Thomas Vinterberg

Thomas Vinterberg

About a Scene by Bergman

Film director Thomas Vinterberg talks about his inspiration from Ingmar Bergman, in particular one farting-scene in 'Fanny and Alexander' which has inspired him in his work, not least in his famous 'The Celebration'.

In this interview Danish film director Thomas Vinterberg (director of 'The Celebration', 1998), who won a 2012 Cannes award for the film The Hunt, talks about the 'farting uncle' in Swedish director Ingmar Bergmans four-part TV movie Fanny and Alexander (1980), and how he feels this scene is a symbol of the finest art of film making. Silly scenes can be very memorable and they are an example of how movies can capture life, he explains. There are other reasons why he is such a fan of Fanny and Alexander, one of which is that the family is the epicenter of important emotions such as love and claustrophobia. "A family is always a very ritualized organism" Vinterberg says. "Families also implies past" and is the only institution which you don't choose yourself.

Vinterberg also explains how he tries to make his films naive, to see things through the eyes of a child, in order to create a straight honest vision of the world. The grown up characters in his films are often childlike, unreflected and irrational, driven by their emotional life. Irrationality is a great tool in filmmaking, Vinterberg says.

Ingmar Bergman has been a huge inspiration to Vinterberg, who was lucky enough to meet him and get his advice. Vinterberg says he has stolen a lot of stuff from Bergman - for instance a scene in The Celebration - and adds how Bergman also admitted to having copied scenes from other filmmakers. "It's all done in admiration" Vinterberg says.

Interview by Synne Rifbjerg.

Camera: Mathias Nyholm
Edited by: Martin Kogi
Copyright: Louisiana Channel, Louisiana Museum of Modern Art, 2013

Supported by Nordea-fonden

  • Margarethe von Trotta

    A Group of Rebels

    Award-winning film director Margarethe von Trotta – who has worked closely with the legendary directors Fassbinder and Schlöndorff – here shares the story of her winding road to becoming one of the leading contemporary German filmmakers.

  • Anna Bjerger

    It's All About Process

    “The painting moves me forward – and I follow.” Meet Swedish Anna Bjerger, who wants to preserve the excitement of painting, and who paints from photographs, feeling that she can somehow rescue images “that would otherwise disappear.”

  • 3 Artists

    On Yayoi Kusama’s Phalli’s Field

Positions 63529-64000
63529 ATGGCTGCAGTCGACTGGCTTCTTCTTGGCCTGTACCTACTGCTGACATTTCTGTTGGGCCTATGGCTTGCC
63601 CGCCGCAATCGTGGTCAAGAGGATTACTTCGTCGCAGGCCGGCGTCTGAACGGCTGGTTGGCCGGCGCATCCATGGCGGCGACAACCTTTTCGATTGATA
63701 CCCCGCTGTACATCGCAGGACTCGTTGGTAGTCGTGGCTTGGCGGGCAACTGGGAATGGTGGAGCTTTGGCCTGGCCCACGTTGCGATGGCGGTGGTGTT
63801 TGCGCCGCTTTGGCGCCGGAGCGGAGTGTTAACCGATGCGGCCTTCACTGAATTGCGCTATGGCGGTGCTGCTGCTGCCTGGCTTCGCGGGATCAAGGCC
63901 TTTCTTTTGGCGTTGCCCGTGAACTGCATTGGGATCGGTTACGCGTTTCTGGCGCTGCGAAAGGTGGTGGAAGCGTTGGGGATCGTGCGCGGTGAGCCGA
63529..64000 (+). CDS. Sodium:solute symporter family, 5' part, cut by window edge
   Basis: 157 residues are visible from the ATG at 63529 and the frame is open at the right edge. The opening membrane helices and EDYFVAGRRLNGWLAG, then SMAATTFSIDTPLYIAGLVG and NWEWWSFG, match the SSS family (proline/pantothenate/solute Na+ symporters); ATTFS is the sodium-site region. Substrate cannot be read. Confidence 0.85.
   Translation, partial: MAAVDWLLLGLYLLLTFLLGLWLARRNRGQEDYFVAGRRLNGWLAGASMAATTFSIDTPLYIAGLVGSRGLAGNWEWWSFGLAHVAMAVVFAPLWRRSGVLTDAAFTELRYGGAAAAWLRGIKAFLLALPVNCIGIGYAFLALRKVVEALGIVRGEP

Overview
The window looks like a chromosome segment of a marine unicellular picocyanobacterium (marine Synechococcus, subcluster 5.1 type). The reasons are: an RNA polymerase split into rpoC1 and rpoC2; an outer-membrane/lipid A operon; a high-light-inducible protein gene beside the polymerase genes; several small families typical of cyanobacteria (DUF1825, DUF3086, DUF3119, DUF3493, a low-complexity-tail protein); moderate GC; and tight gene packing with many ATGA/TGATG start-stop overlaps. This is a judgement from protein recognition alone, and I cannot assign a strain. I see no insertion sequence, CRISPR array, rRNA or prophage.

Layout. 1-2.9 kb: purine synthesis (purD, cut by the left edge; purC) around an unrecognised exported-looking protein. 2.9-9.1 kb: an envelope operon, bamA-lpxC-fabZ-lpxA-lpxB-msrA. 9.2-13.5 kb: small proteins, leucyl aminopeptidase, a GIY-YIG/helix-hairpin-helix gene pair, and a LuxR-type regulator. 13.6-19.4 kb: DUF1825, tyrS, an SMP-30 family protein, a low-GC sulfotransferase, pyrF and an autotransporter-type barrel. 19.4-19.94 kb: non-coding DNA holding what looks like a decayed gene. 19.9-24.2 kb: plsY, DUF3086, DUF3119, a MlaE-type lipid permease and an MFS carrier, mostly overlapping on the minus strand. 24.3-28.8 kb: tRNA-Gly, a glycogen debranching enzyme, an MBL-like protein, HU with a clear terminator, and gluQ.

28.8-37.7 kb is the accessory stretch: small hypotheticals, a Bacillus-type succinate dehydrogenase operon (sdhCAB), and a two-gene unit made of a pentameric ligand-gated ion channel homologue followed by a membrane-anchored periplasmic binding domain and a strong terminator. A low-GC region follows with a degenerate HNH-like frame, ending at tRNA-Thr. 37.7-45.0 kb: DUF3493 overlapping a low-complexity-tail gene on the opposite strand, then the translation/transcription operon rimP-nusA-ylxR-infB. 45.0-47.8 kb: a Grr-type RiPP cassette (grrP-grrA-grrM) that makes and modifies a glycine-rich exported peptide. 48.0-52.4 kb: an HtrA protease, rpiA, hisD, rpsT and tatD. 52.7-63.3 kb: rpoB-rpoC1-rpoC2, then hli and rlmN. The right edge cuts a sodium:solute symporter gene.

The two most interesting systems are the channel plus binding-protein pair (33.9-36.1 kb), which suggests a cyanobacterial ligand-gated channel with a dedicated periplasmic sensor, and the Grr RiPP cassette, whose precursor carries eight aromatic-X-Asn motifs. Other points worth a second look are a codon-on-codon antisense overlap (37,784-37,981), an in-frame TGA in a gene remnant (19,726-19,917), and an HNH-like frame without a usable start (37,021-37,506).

An absorbing installation of mirrors and soft polka dots by Yayoi Kusama. Join artists Lilibeth Cuenca Rasmussen, Astrid Svangren and Alexander Tovborg as they explore what Kusama herself describes as “a sublime, miraculous field of phalluses.”

  • Colm Tóibín

    On Writing

    The award-winning Irish writer Colm Tóibín here shares his meticulous approach to writing, and how a novel can begin with – and build on – just one perfectly shaped sentence: “It moves into rhythm when you least expect it.”

  • David Shrigley

    Advice to the Young

    “You’re on the right track if you’re excited about what you’re doing.” David Shrigley, known for his humorous spin on common situations, here advises his colleagues to be open to learning from mistakes and stresses that being an artist “isn’t for everybody.”

  • Superflex

    Why We Flooded McDonald’s

    What motivates a Danish artists' group to make a movie where one of the most famous American fast food restaurants is inexplicably flooded? Superflex here comment on the content of their “post-apocalyptic movie” ‘Flooded McDonald’s’.

  • Peter Zumthor

    Different Kinds of Silence

    We visited Peter Zumthor – one of the world’s leading architects – in his studio in Switzerland. In this extensive and rare biographical video interview he tells the captivating story of his childhood, his studies in NYC and his parents’ strong influence.

  • Marina Abramović

    Advice to the Young

    Follow your intuition. Have courage. Do what you imagine. And always be completely present in the moment. Marina Abramović on what it really means to be an artist: "A great artist has to be ready to fail."

  • Linn Ullmann

    We All Try to Make Life Work

    ”Literature was a place, where I could recognize things that I thought were only felt by me.” Meet Norwegian writer Linn Ullmann for a conversation about literature, writing and the obligation of the author to be critical of power.

  • Pipilotti Rist

    Color is Dangerous

    Meet the sensuous Swiss video artist Pipilotti Rist, whose work full of colour and playfulness. She here argues that videos can have painterly qualities and tells the story of one of her most famous videos, where a woman smashes car windows with a flower.

  • 6 Artists

    Poetry of Discarded Materials

    In a time where consumerism only seems to be growing, it is inspiring to observe these six artists – such as Tara Donovan and Piet Hein Eek – who have made discarded, everyday materials the centre of their work. Watch their approach to re-using materials.

  • 6 Artists

    On Decisive Moments

    6 acclaimed artists reveal a decisive moment in their life – a strong personal experience which became crucial in their development, and in shaping their work as artists.